The Earl of Lindsay: I can assure the noble Lord that £3 million of new money is being made available for the pilot year. Just to set out clearly how the financing of the main implementation of the nursery voucher scheme will work--because I remember as well as the noble Lord does that we had some interchange about this at Second Reading--we expect the initiative in Scotland to cost some £70 million in a full year once it is up and running. Part of the funding of the initiative in broad terms--some £40 million of the £70 million--will come from re-applying part of the education authority funding for pre-school children. To the re-applied local authority funding, the Government will add some £30 million of new funding each year once the pre-school initiative has been extended nationwide. Both in the pilot year, and indeed in a full year once it is up and running, we are making a substantial investment in this with new money.

Lord Ewing of Kirkford: I am grateful for the assurance that, in relation to the pilot scheme, it will be absolutely and totally new money, and no local authority will have money withdrawn from it in order to fund or finance a pilot scheme. As regards the issue of additional resources, which both the Minister and I touched upon, 1998-99 is the earliest it is anticipated that this scheme could be extended nationwide in Scotland. We are talking about some time in advance, which, at present, is irrelevant. I accept the assurances that the Minister has clearly given, that, in relation to the pilot scheme, it will be totally funded by the Scottish Office centrally. On that basis, I beg leave to withdraw the amendment.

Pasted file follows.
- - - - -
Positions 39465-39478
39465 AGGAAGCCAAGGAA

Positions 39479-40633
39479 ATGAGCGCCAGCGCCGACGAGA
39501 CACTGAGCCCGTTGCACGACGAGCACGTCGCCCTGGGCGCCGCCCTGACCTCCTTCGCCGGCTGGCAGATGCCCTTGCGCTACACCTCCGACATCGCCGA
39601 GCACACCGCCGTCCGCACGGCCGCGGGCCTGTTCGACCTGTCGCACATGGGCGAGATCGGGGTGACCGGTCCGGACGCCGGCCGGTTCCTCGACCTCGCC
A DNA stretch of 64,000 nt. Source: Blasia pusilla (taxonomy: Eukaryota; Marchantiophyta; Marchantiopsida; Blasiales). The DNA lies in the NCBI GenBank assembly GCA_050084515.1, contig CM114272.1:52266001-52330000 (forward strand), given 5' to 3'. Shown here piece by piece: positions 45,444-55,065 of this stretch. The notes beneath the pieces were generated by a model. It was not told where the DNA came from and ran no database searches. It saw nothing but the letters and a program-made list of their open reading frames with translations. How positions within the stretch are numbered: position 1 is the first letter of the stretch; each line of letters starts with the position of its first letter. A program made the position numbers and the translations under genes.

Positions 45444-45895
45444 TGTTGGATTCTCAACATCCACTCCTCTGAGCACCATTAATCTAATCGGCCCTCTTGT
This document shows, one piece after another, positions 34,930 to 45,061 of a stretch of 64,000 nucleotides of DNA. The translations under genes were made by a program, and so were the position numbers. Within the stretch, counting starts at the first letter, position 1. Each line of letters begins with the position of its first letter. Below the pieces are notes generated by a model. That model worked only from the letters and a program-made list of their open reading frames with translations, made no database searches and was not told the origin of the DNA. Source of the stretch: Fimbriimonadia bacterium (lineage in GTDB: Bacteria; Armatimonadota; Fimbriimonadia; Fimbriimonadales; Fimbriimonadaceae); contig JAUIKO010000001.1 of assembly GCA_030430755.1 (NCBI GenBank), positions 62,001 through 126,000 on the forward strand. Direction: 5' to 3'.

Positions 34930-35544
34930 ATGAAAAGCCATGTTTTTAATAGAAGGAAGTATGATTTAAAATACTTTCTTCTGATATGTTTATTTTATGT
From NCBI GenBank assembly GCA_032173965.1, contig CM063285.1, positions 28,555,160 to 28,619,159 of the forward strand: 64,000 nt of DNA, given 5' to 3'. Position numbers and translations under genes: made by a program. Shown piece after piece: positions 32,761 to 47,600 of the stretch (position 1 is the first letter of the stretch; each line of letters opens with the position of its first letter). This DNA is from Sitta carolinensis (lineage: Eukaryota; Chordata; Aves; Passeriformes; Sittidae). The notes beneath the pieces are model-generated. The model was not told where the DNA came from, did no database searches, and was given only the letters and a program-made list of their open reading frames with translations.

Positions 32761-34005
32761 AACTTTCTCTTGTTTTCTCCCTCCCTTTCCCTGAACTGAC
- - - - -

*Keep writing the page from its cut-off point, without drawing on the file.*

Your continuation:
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The Earl of Lindsay: I accept that £3 million of new money is being made available for the pilot scheme starting this August. We anticipate that the total cost of running the pilot scheme will be in excess of £4 million. If I understand the information I have correctly, just over £1 million will be recycled among those local authorities who will be involved in the pilot scheme. Approximately £3 million will come from the Government and the Scottish Office in the form of new money, and just over £1 million will come from the local authorities who are involved in the pilot area.